The eyelid and periocular areas were cleaned with 5% povidone iodine. The patients were instructed to look straight ahead to ensure that the eye was in the neutral position of gaze. The injection was given at the inferotemporal site using a 1.25-inch but with blunt needle not sharp attached to 5-ml syringe containing the anesthetic agent, with the eye in neutral position of gaze. The needle was inserted through the lid as lateral as possible toward the junction of the inferior orbital rim and the lateral margin parallel to the floor of the orbit and tangential to the globe. The needle was advanced until the hub touched the skin. After negative aspiration for blood, 5 ml of lignocaine 2% mixed with adrenaline 1 : 200 000 (5 µg/ml) and hyaluronidase 150 IU/ml was injected. The eye was massaged digitally for 5–10 min.
Appropriate supplemental anesthetic injection was given through the medial canthal route to any participant in either group if needed.
Then peribulbar blockade was performed after the eyelid and periocular areas had been cleaned with 5% povidone iodine. The block had been done by two injections (infraorbital and medial orbital) utilizing a 25-mm 25-G needle. The degree of the akinesia had been categorized by the method described by Sarvela  as shown in [Table 1].
Akinesia of orbicularis muscle: 0, complete akinesia; 1, partial movement in either or both eyelid margins; 2, normal movement in either or both eyelid margins.
We assessed the onset and duration of akinesia, which means the absence of ocular movements in all four directions at 2, 5, and 10 min after the block. Then assessments were performed at 5-min intervals.
The block was considered to be satisfactory if there was a loss of at least two movements of the main four directions. If the condition was not adequate after 10 min of doing the block, supplemental injection with 2 ml of lidocaine 2% either medially or inferotemporally was given.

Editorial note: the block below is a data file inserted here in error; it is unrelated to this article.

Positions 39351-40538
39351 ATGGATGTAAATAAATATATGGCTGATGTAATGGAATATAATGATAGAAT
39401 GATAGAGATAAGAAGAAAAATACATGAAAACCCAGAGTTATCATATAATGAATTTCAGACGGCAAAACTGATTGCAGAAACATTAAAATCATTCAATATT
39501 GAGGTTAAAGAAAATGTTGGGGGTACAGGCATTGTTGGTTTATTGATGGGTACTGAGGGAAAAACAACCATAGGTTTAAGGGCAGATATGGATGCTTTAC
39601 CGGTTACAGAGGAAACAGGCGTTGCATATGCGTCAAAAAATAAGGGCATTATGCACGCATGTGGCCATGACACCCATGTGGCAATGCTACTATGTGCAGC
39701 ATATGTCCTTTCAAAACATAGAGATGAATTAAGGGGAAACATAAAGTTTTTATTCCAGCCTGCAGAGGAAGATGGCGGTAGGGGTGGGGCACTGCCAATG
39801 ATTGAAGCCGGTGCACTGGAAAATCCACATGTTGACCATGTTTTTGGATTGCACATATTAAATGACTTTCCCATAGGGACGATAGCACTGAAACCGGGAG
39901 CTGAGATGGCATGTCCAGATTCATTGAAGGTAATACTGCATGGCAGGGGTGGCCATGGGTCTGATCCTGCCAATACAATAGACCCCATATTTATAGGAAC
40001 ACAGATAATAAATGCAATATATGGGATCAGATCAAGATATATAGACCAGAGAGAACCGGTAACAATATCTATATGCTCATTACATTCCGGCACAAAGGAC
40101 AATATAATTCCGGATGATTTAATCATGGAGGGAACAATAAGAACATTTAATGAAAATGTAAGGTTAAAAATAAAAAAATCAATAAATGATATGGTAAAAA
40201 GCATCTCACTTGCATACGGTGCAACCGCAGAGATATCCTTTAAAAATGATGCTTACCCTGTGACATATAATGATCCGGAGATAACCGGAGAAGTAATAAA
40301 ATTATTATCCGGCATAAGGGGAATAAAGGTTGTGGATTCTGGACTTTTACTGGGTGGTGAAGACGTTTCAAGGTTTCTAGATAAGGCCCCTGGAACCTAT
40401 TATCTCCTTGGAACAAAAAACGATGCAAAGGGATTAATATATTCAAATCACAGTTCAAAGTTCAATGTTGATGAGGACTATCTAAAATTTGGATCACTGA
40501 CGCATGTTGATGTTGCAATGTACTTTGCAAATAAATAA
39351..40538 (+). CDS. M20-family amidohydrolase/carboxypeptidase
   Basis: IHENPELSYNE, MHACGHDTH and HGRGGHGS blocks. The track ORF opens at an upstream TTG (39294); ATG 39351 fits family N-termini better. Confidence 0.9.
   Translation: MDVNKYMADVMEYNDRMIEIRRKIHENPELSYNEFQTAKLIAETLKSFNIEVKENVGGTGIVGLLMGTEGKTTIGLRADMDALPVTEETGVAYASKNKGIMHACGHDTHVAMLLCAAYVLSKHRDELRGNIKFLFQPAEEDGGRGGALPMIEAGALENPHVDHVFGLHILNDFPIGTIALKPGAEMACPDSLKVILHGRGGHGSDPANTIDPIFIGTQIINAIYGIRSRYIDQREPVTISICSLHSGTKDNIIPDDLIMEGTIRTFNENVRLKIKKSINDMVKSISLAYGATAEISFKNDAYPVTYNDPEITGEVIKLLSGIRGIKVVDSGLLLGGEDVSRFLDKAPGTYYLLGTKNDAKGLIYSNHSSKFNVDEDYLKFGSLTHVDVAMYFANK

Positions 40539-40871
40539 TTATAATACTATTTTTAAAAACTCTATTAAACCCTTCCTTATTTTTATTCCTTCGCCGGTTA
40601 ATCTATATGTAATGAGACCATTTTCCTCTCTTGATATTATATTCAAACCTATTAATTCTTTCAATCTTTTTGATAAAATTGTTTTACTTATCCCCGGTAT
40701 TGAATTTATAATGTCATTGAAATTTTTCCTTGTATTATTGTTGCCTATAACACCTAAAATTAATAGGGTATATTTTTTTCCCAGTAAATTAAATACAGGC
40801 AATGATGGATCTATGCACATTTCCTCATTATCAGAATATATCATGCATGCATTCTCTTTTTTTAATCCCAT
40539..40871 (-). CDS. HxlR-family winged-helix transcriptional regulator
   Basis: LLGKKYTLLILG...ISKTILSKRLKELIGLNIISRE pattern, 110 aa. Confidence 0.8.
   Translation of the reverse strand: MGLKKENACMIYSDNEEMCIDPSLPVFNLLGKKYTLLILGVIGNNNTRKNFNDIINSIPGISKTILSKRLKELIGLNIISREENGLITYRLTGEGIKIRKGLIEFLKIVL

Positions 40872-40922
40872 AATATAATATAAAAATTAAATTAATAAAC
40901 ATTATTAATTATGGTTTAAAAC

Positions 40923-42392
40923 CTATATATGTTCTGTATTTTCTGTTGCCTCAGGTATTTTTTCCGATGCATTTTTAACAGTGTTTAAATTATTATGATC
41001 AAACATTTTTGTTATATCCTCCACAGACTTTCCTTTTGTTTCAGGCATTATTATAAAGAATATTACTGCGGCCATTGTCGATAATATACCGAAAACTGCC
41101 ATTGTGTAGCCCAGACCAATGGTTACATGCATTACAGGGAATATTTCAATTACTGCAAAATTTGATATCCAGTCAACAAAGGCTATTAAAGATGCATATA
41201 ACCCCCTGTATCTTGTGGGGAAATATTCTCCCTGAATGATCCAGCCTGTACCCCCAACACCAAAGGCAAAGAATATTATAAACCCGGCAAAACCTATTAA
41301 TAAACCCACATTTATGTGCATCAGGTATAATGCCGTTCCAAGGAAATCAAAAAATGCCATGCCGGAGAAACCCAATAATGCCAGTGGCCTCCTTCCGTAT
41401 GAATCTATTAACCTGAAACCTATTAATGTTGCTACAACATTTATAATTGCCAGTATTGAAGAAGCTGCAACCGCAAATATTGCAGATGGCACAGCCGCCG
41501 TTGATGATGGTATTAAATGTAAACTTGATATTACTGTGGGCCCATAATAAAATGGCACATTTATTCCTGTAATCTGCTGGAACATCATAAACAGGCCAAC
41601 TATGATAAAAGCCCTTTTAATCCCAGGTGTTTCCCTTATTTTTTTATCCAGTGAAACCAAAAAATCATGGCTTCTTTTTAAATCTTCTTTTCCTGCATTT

Arterial blood pressure, heart rate, and arterial oxygen saturation were checked before the block, then every 15 min during the entire procedure, and then every 30 min during the first two postoperative hours. Hypotension and bradycardia were defined as 20% or more decrease in the mean arterial blood pressure and heart rate compared with the preblock level.
Postoperative analgesia was assessed by using visual analogue scale from 0 to 10, where 0 means no pain and 10 means the worst imaginable pain, every 6 h postoperatively.
Any complications owing to the block were recorded, such as hematoma, retrobulbar hemorrhage, ecchymosis, ptosis, or diplopia.
Data were analyzed using statistical package for the social sciences (SPSS, US, version 15). Qualitative data were presented as numbers and percentage. Comparison between groups was done by χ2-test. Quantitative data were presented as mean±SD. Student t-test was used to compare between more than two groups. P less than 0.05 was considered to be statistically significant.
| Results|| |
In total, 60 patients were included in this prospective study. Of them, 33 patients were males and 27 were females, and the mean age of the patients was 63±65 years. As shown in [Table 2], there were no significant differences between the three studied groups regarding the demographic data and the operative time.